• 3. It may be very difficult to know if a person is in the crises stage however there are some symptoms thatmay give a clue. The student will feel homesickness where he will talk and remind more about hisfriends and family at home. He will also feel pity over himself and start considering himself weak andunhealthy. Anger can be another symptom and it can range to highly harmful. She will no more trust herfriends and will have a sense of mistrust. She will look stressed and strained and will be in deepdepression. She will have no confidence in herself. She will be getting more introvert and shy to expressher point of view thus resulting in agreeableness to everyone. These were some of the symptoms thatare apparent and may have lots of other indications as well.Conclusion:The likelihood of culture shock is very high. It is the distress and frustration caused when we go to aplace with a new culture. Culture shock as like in other ways can also affect a student when he goes intoa new college. The crises stage is most important stage where actual culture shock happens. Cultureshock may be because of lack of knowledge about the college, environment and new teachers. It isindicated by the distrust, frustration, homesickness, grief and anger. How long will it last varies fromperson to person depending on their personalities, backgrounds and mental conceptions. It may lead tohigh turnovers for colleges as indicated by Horn’s study which exerts that about one-fourth of the four-year college students do not go to the same college in their second year. However it can be reduced oravoided if students seek prior knowledge about the new college, administration arrange properorientations, being helpful and finally set same medium of communication.Possible solutions, suggestions and recommendations:Here are few solutions which we think can be of use if applied. a. Students should have enough knowledge i.e. through reading about his/her college to avoid/minimize the effect of culture shock. b. There should be proper orientation sessions for the new comers to know more about their new college. c. Staff and administration in the new college should be lenient and try to help the new-comers to adjust. d. Medium of communication should be same for all the students.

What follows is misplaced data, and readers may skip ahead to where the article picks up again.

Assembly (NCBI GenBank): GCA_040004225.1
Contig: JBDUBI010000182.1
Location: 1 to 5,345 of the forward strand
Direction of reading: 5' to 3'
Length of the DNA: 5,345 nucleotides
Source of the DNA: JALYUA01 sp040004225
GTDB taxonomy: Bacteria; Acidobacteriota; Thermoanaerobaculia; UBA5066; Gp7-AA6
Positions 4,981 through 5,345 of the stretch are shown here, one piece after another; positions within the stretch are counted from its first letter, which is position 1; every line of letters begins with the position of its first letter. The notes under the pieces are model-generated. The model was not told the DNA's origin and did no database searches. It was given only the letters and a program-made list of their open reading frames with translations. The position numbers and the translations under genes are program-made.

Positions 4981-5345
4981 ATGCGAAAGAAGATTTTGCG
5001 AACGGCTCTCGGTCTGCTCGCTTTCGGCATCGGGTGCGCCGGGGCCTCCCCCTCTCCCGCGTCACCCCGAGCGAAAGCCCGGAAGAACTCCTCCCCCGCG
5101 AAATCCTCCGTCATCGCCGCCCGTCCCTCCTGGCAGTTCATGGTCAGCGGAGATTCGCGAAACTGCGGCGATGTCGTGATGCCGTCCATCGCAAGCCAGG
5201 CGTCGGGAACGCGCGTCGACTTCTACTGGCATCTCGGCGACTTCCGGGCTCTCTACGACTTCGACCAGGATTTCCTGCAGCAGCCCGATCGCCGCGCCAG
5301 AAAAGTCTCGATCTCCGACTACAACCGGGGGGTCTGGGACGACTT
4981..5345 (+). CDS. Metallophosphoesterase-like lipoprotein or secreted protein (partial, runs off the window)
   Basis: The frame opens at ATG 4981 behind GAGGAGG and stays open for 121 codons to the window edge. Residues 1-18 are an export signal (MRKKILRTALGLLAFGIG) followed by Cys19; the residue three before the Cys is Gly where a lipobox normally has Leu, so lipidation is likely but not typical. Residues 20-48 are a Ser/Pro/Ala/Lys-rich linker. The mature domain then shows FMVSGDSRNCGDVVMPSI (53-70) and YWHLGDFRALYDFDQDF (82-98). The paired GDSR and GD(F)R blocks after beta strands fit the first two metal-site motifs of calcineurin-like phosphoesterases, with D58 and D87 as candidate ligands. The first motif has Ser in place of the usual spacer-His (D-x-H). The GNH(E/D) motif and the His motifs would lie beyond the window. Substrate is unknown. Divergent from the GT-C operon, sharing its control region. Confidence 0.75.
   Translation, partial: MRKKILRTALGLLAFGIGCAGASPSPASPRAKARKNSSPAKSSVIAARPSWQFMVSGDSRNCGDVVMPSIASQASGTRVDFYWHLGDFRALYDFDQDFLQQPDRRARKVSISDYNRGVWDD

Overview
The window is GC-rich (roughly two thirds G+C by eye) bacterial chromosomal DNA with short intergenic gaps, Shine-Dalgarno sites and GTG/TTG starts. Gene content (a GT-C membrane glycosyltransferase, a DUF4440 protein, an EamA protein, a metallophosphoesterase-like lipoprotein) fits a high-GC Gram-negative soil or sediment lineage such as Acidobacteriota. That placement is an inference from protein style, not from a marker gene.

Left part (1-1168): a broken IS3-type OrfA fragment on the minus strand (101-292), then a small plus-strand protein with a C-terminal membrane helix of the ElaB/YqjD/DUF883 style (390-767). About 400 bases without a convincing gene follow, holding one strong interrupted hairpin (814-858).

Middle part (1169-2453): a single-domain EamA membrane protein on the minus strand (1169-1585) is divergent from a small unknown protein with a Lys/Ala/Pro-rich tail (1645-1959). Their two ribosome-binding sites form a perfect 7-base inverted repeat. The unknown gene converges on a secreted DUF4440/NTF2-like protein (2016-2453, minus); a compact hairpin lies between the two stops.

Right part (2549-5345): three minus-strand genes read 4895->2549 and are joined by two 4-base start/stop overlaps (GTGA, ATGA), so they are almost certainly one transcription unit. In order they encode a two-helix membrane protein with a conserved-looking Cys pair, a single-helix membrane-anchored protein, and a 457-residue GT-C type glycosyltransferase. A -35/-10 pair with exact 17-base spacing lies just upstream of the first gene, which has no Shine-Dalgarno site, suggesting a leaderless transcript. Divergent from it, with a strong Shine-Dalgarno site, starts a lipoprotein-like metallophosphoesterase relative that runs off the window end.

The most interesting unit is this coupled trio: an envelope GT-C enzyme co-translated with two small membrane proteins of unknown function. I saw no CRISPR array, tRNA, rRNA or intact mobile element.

• 4. References:Hallowell. (1951). cultural factors in the structuralization of perception. social psychology at thecrossroads .Horn. (1998). Stopouts or Stayouts? Undergraduates who leave college in first year. Waashington: USdepartment of education.Kim. (1988). COmmunication and cross-cultura. Multi lingual matters .Tinto, V. (2000). Taking retention seriously: Rethinking the first year of college. NACADA Journal, 19(2),5–10.Zapf, M. K. (1991). Cross-cultural transitions and wellness: Dealing with culture shock. InternationalJournal for the advancement of counselling , 105-119.http://www.newcastle.edu.au/service/counselling/